Debt Buyer keeps naggin’ at you night and day
Enough to drive you nuts
Pick up the phone, leave me alone
It’s time you made a stand.
Paraphrase of AC/DC- Dirty Deeds Done Dirt Cheap
More than 77 million Americans have a debt in collections. Many of these debts will be sold to debt buyers for pennies, or fractions of pennies, on the dollar. This Article details the perilous path that debts travel as they move through the collection ecosystem. Using a unique dataset of 84 consumer debt purchase and sale agreement, it examines the manner in which debts are sold, oftentimes as simple data on a spreadsheet, devoid of any documentary evidence.… Read More
Ms. Powell incurred a credit card debt original with Direct Merchants. After losing her job, she fell into default and Platinum Financial, the assignee of the debt, obtained a judgment against Ms. Powell. Several years later, Platinum Financial sold the debt to Palisades Acquisition, whose attorney filed an Assignment of Judgment that erroneously stated the outstanding balance owed. Ms. Powell was able to have the judgment vacated due to such errors and then commenced suit against Palisades Acquisition and its attorney, asserting claims under the FDCPA for overstating the balance due in the Assignment of Judgment. The District Court granted summary judgment for Palisades Acquisition, finding that an Assignment of Judgment did not qualify as conduct taken “in connection with the collection of any debt” under 15 U.S.C.… Read More
Debt in America Abstract:
Debt can be constructive, allowing people to build equity in homes or finance education, but it can also burden families into the future. Total debt is driven by mortgage debt; both are highly concentrated in high-cost housing markets, mostly along the coasts. Among Americans with a credit file, average total debt was $53,850 in 2013, but was substantially higher for people with a mortgage ($209,768) than people without a mortgage ($11,592). Non-mortgage debt, in contrast, is more spatially dispersed. It ranges from a high of $14,532 in the East South Central division to a low of $17,883 in New England.… Read More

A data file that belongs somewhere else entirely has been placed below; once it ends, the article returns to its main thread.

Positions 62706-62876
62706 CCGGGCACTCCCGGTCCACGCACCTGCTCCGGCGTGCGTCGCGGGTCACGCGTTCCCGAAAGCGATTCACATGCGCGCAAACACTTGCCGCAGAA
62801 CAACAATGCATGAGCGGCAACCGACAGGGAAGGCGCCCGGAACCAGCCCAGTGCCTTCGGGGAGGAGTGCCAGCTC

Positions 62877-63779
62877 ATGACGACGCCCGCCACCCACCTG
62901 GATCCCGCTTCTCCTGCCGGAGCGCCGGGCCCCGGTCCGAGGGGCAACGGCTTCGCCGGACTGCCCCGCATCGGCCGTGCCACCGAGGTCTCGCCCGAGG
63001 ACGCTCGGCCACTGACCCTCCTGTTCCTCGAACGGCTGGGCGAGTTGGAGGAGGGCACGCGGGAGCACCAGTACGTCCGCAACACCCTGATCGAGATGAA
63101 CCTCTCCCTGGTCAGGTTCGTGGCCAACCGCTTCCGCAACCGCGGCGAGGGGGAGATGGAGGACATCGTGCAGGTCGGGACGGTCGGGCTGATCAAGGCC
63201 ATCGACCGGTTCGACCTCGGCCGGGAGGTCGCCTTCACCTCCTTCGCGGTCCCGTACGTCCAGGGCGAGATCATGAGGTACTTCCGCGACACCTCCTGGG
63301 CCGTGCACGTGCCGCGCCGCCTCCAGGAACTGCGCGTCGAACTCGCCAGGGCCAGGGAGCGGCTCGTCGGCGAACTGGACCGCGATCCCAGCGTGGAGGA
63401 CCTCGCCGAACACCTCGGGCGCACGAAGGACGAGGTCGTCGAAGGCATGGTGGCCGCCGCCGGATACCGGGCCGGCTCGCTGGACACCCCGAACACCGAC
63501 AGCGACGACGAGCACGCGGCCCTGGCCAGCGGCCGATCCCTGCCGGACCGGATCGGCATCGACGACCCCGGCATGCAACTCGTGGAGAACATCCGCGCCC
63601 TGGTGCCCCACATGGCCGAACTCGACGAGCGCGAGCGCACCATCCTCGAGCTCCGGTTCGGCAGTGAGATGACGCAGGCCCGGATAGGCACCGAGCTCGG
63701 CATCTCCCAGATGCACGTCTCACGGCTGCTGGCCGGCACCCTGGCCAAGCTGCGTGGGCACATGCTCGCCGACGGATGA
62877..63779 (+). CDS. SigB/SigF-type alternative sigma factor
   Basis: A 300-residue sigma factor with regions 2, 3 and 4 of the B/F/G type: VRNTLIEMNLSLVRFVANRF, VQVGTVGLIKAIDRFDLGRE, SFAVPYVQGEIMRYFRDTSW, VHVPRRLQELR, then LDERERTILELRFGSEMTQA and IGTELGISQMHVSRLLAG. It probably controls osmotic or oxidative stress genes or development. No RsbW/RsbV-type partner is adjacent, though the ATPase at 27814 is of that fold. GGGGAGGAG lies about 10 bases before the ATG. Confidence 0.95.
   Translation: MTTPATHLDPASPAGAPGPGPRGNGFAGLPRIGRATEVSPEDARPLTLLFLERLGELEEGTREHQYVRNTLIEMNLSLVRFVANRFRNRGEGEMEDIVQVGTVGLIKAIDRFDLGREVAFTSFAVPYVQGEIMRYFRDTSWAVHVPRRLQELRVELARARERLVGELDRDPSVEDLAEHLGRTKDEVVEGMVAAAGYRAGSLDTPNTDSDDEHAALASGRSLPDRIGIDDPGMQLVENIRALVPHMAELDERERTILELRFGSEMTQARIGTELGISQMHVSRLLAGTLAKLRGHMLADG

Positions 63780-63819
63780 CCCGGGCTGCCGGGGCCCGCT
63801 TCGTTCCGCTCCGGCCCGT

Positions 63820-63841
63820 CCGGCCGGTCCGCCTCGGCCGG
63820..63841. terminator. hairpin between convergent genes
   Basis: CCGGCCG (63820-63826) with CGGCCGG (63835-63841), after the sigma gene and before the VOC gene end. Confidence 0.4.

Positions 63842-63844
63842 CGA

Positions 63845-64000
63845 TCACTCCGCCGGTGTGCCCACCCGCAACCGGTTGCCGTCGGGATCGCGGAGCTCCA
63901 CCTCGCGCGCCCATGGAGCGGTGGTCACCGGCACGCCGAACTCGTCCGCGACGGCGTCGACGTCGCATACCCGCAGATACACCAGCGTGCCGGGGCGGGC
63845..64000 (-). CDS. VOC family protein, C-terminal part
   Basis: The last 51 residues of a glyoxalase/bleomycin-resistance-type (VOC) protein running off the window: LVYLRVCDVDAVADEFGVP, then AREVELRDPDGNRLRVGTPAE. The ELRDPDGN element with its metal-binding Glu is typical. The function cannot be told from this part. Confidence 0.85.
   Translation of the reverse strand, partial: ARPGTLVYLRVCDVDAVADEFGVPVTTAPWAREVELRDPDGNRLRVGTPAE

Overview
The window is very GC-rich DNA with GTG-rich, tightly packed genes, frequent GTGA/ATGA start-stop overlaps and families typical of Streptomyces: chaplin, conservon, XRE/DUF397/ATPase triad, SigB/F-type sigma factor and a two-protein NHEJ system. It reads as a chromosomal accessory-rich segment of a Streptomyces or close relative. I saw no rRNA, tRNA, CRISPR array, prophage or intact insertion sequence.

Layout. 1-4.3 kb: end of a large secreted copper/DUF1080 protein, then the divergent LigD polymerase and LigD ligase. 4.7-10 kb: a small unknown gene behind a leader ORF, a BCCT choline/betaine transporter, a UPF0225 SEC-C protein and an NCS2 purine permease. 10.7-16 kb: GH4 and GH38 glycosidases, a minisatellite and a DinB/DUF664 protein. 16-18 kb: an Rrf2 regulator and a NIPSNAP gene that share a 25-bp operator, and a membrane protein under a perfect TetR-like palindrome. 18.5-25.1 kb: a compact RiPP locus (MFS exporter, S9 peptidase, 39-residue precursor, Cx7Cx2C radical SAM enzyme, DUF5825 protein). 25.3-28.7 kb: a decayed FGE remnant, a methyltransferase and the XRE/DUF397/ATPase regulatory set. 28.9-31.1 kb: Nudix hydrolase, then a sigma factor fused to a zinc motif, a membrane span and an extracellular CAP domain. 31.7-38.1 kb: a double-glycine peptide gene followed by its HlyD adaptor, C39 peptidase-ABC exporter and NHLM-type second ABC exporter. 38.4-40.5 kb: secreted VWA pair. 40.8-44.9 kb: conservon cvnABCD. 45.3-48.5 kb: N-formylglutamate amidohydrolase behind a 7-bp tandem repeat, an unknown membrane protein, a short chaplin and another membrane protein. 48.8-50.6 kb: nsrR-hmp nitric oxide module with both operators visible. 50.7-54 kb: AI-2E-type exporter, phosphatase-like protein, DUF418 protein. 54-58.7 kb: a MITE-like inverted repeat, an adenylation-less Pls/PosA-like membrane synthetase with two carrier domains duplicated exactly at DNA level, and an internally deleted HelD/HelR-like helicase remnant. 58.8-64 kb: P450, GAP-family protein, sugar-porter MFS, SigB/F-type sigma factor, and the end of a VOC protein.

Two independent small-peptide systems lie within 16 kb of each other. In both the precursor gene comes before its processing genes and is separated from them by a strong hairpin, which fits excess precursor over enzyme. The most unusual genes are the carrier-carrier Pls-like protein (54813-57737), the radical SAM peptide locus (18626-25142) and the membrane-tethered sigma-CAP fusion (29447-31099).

Olson raised FDCPA claims in federal court against Midland, which had brought a debt collection action in state court. These claims were asserted within a year of when Olson first appeared in the state court debt collection action, but more than a year after the alleged violations. The 4th Circuit found that the one-year statute of limitation barred Olson’s FDCPA suit, as the Statute of Limitations ran from the violation date, especially as Olson had been on notice and participated in the state court action for longer than one year.
Olson further contended that privacy notices sent directly to him, after Midland was aware he was represented by counsel, violated § 1692c(a)(2).… Read More
Fontell brought suit against her Homeowner’s Association (“HOA”)alleging violation of the FDCPA, the Maryland Consumer Debt Collection Act (“MCDCA”) and the Maryland Consumer Protection Act (“MCPA”). When the district court did not grant her summary judgment on these claims, she appealled.
The Court of Appeals held that her assertion that the HOA violated the MCDCA by untimely bringing suit against her was not supported by evidence sufficient as a matter of law to grant summary judgment under Rule 56(a). The property management company, as it was always responsible for collecting the homeowner’s dues and not just after there was a default, did not constitute a “debt collector” under the FDCPA, as a default “does not occur immediately upon a debt becoming due, unless the terms of the parties’ relevant agreement dictate otherwise.” See Alibrandi v.… Read More